Gastronomy: Global Gleeful Greatness

Of all our senses, taste might be the most influential.

As toddlers, we use our mouths to get to know the world around us. Extensive research has proven the effects of different foods on the brain, including the release of dopamine, the chemical responsible for the sensation of pleasure, when eating our favourite dish. Isn’t it even more enjoyable to be sharing a good meal or culinary tips and experiences with other food lovers? In one way or another, this interest has always had the ability to bring us together, inspire us to explore our world through its diverse and opulent palate.

 

According to PwC, restaurants are becoming busier with each passing year, especially those accommodating the growing market for takeaways and the technological tools that can help provide them such as online ordering systems, review sites, apps and electronic devices.

 

The range of food preferences observed in customers is also opening more and more doors for chefs who enjoy experimenting. The popularity of certain ordered dishes across the globe, such as Singapore’s liking for Mexican burritos or the sudden rise to popularity of Philippine food in the United States, shows the appeal of exotic cuisine – tastes that transport the eater from the familiar to the exciting.

Jerk chicken, a popular home recipe from sunny Carribean , is a takeaway staple in cold England
Jerk chicken, a popular home recipe from sunny Carribean , is a takeaway staple in cold England

What about the arts? They too have found their muses in food. As a literary theme, it livens up any story, stimulating the senses further. There are books aplenty of various genres, like Eli Brown’s historical novel, Cinnamon and Gunpowder, or the romance Chocolat by Joanne Harris, better known from the 2000 film adaptation starring Juliette Binoche, Judy Dench and Johnny Depp. But individuals who have turned playing with food into an art form are also brought to light by sources like Widewalls, Anna Keville Joyce being one of a number of brilliant minds to follow.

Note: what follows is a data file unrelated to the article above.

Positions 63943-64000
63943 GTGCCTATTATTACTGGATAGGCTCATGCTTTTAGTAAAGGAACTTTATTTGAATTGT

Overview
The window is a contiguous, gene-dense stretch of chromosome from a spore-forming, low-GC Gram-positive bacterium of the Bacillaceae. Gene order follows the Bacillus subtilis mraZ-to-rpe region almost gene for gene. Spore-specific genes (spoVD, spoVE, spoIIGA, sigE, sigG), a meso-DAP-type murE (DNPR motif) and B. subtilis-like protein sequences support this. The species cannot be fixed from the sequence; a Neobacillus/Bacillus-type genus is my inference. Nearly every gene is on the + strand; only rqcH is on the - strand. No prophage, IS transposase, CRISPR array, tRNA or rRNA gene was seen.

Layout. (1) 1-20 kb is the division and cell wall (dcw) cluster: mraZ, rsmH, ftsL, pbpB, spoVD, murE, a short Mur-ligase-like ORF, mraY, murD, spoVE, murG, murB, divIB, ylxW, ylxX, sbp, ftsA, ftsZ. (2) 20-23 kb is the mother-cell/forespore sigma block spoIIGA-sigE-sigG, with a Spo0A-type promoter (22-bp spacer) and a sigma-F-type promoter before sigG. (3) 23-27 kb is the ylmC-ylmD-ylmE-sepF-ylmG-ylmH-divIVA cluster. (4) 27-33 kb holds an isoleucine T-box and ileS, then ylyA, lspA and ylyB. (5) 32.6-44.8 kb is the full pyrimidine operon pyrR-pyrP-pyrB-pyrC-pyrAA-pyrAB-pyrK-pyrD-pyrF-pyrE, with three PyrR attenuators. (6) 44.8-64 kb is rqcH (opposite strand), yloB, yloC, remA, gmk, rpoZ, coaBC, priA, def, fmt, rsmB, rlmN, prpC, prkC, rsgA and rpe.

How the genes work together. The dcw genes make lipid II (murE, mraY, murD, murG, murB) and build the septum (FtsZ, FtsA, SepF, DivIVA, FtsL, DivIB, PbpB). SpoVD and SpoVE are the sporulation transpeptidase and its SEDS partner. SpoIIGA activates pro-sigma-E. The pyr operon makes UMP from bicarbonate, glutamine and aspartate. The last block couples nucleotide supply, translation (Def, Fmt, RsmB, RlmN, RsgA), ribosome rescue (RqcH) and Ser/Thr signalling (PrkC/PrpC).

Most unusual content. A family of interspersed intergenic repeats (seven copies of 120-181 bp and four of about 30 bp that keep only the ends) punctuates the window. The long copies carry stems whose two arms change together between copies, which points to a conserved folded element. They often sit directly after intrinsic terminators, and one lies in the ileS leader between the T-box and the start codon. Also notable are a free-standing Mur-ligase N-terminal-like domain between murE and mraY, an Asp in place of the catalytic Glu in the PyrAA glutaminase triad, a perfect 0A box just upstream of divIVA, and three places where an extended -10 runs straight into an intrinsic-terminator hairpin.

After all is said and done, fictional and imported flavours are nothing compared to actually travelling and tasting local cuisines first hand. The African medinas’ accara and dibi are two of several dishes suggested in the National Geographic’s guide to best worldwide food locations, from the so-called Barbecue Street of Armenia to Chile’s fine dining restaurants. Judging by the figures on the Office of National Statistics regarding overseas travel and tourism, people’s eagerness to make such journeys has grown. By June 2017, UK citizens have made 72,020 visits abroad in the last 12 months, up 6% from last year, and that their expenditure reached £44,920 million, this marking a 10% increase. And who travels without spending most of their money on food?

 

This looks chaotic and amazing all at the same time! Source: Pxhere

 

The pleasures of eating have shaped not only the industries of tourism, art, and restaurants but also intensified people’s appetites for the new and wonderfully strange. Calories are a secondary concern when you are having fun and connecting with others in a way that is full of flavour, colour and delight. Even the occasional offence to your taste buds can be a cause for laughter and a learning curve. Culinary exploration makes you a happier, more interesting person. It inspires a joy for living. I know it has definitely inspired mine!

 

Here’s to more food adventures!

Abbi

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